Traffic marshal who caught horse on BKE says it was one of his 'wildest' encounters

So brave.

Daniel Seow | July 11, 2023, 04:43 PM

Mothership WhatsApp banner

Mothership Telegram banner

For 39-year-old traffic marshal Uvarajah A/L Krishnasam, nothing in his 16 years of experience had prepared him for a runaway horse on the expressway.

Uva, who holds the rank of Auxiliary Police Force Sergeant with Certis, was shown in viral videos on Facebook last Saturday (July 8) guiding a brown horse that had escaped onto the Bukit Timah Expressway.

He told Mothership that it was one of his wildest encounters during all his years of service.

His thoughts on the unique experience have also been detailed in a Facebook post by Certis on July 11.

What he usually does

Image from Certis on Facebook.

Uva, a father of two, serves as a first responder for the Expressway Monitoring and Advisory System (EMAS) Team, and is a certified LTA traffic marshal.

When incidents on the expressway are flagged up to the LTA, he and other outriders would head out to the locations to assess and resolve the situation.

Typically, he would be expected to perform tasks like managing traffic on the ground and calling for EMAS recovery vehicles to be deployed.

Definitely a far cry from handling horses though.

Switched off his bike siren and lights so as not to spook it

Uva said that when he received the incident alert on July 8, he was shocked to hear about a runaway horse on the roads, and was concerned about how to ensure the safety of both the horse and other road users.

When he reached the location, he spotted the horse at the Turf Club Avenue exit and observed the animal carefully as he slowly made his way towards it.

He also made sure to switch off his bike siren and lights so as not to spook the animal.

“It was a very big and muscular horse, and I was only afraid of getting kicked," Uva admitted.

As an animal lover with four dogs, Uva revealed that he had ridden a horse before on holiday, but never actually had to handle one.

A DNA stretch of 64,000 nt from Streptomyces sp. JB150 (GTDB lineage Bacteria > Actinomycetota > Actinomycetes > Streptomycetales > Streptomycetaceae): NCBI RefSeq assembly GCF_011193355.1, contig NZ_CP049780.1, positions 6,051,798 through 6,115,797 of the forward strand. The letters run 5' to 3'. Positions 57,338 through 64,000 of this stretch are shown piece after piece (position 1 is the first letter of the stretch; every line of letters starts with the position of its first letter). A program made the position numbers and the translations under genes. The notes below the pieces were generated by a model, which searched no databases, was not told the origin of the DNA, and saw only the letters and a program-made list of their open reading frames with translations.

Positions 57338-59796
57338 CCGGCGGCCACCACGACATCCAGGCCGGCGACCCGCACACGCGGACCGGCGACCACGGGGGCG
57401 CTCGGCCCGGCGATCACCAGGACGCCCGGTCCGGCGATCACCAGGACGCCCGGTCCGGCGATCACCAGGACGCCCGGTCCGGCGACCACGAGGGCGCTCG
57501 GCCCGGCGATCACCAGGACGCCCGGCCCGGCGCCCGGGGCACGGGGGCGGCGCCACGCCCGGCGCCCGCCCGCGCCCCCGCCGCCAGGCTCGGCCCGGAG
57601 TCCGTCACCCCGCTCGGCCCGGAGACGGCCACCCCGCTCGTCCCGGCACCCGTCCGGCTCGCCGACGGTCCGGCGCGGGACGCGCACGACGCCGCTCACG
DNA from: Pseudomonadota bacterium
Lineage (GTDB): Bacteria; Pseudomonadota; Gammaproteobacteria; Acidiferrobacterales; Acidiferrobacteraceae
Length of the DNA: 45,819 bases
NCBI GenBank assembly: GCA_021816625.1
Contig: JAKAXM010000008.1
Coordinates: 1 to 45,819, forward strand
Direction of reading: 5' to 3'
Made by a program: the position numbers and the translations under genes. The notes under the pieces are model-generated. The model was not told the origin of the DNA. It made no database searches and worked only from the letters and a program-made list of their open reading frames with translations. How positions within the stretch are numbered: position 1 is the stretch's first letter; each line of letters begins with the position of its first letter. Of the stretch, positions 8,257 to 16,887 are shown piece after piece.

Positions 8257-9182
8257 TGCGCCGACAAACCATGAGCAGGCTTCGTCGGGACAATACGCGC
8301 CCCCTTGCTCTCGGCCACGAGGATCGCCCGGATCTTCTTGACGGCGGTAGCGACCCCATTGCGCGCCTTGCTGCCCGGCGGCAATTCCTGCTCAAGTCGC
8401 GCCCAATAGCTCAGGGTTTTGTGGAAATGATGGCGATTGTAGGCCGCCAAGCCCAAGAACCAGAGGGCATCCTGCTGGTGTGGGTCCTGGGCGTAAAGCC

Patted the horse's face to reassure it

Once he was close enough, the traffic marshal parked his motorbike by the roadside, and walked towards the horse.

He waited for the right moment before patting the animal's face gently to reassure it and win its trust.

After it had calmed down, Uva held onto the horse's lead firmly, and ushered the horse steadily on the road towards Singapore Turf Club, where one of the club's horse handlers arrived to take over from him.

Image from Certis on Facebook.

He later said that his biggest challenge was handling the horse while directing traffic away at the same time.

When asked why the horse would have trusted him, Uva mused that his uniform was similar to that of a jockey, so perhaps it was familiar to the horse.

Horse had panicked and run away during training session

According to Certis who spoke to the horse handler, the horse in question was one of the newer members of the stable.

That day, it had been practising with a new trainer when it panicked and ran away, through the unsecured stable gate.

But for Uva, the day's unlikely horse handler, he was just glad that everything went well without further incident.

He was also proud that he had been selected for the EMAS team, a role that he took up two years ago.

“This is the best part of the job, where we get to encounter something different each and every day," he shared.

Top image from Raven Qiu / Certis on Facebook.